Wrecking Ball: Seabury Idlers

Lyle Griggs

In 1886, German inventor Karl Benz patented the first internal-combustion automobile. The three-wheeled vehicle was powered by a light four-stroke motor and could occasionally reach speeds of up to ten miles per hour. The invention was intended to convey passengers from place to place, like modern cars. But now, after over a century of improvements to the automobile, certain Seabury parents have lost sight of the original purpose of the machine, running their engines uselessly in the parking lot for disturbingly long periods.

On any given day, it is common to observe three to four parents idling their cars for up to fifteen minutes while waiting for their child. In doing so, they waste gas and pollute the air with exhaust. Sometimes, the parent has a legitimate reason to run their engine. On a scorching day, for example, one could not expect any sane person to sit in the sun with their air conditioning off. Similarly, on a frigid January afternoon, it would be unreasonable to criticize an idler. Early October is upon us, however, and the weather is about as good as it gets. Only those who have a diagnosed hypersensitivity to temperature changes should be idling. Even the all-season “I’m listening to NPR” excuse doesn’t hold water–there’s an app for that, and it works just fine.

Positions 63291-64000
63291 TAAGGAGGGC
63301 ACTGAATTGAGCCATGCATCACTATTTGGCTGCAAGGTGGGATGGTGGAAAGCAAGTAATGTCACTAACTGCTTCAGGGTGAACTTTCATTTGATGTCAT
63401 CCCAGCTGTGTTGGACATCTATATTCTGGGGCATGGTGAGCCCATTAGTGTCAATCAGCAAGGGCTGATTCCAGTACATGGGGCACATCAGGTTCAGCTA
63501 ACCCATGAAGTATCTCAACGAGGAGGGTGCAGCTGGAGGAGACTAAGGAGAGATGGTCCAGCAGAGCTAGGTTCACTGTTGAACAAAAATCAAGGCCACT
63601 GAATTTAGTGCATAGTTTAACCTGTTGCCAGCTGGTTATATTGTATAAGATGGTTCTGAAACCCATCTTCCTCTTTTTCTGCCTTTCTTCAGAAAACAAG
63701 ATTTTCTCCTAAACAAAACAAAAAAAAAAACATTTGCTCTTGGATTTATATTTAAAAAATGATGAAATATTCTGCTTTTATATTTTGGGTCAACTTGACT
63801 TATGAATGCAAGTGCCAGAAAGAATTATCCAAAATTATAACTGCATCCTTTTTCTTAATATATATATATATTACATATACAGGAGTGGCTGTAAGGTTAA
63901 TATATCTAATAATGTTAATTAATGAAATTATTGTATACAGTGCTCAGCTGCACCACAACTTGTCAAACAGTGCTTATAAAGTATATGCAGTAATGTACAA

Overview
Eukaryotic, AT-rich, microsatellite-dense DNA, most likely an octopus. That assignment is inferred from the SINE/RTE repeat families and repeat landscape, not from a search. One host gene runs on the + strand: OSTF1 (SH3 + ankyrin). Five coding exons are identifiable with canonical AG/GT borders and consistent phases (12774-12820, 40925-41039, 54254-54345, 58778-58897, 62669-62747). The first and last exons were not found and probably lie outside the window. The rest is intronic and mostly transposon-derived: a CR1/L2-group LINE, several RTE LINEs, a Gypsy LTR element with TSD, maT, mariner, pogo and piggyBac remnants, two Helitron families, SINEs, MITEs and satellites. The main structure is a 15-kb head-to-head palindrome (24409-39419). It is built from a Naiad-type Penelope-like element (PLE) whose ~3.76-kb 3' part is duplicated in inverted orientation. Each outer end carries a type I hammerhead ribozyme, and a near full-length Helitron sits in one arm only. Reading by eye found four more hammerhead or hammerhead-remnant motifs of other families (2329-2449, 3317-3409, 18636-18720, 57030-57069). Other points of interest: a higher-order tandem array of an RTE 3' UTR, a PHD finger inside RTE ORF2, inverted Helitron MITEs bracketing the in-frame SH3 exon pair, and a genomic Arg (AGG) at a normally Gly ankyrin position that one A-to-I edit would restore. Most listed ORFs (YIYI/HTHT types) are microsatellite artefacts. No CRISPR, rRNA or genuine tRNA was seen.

So that begs the question: why do parents still idle? At this time of year, they have no reason to, but they do. Is it too inconvenient to turn the car off? Do they even know how to turn off a car? Are their vehicles so unreliable that they worry about being able to start them again? Do they enjoy feeling the soft purr of a fossil-fuel-powered internal-combustion engine while they check email in the parking lot? Or, more likely, are they simply too lazy? Whatever it may be, the behavior is careless and stupid. Just park and wait, Seabury parents. I’m watching you.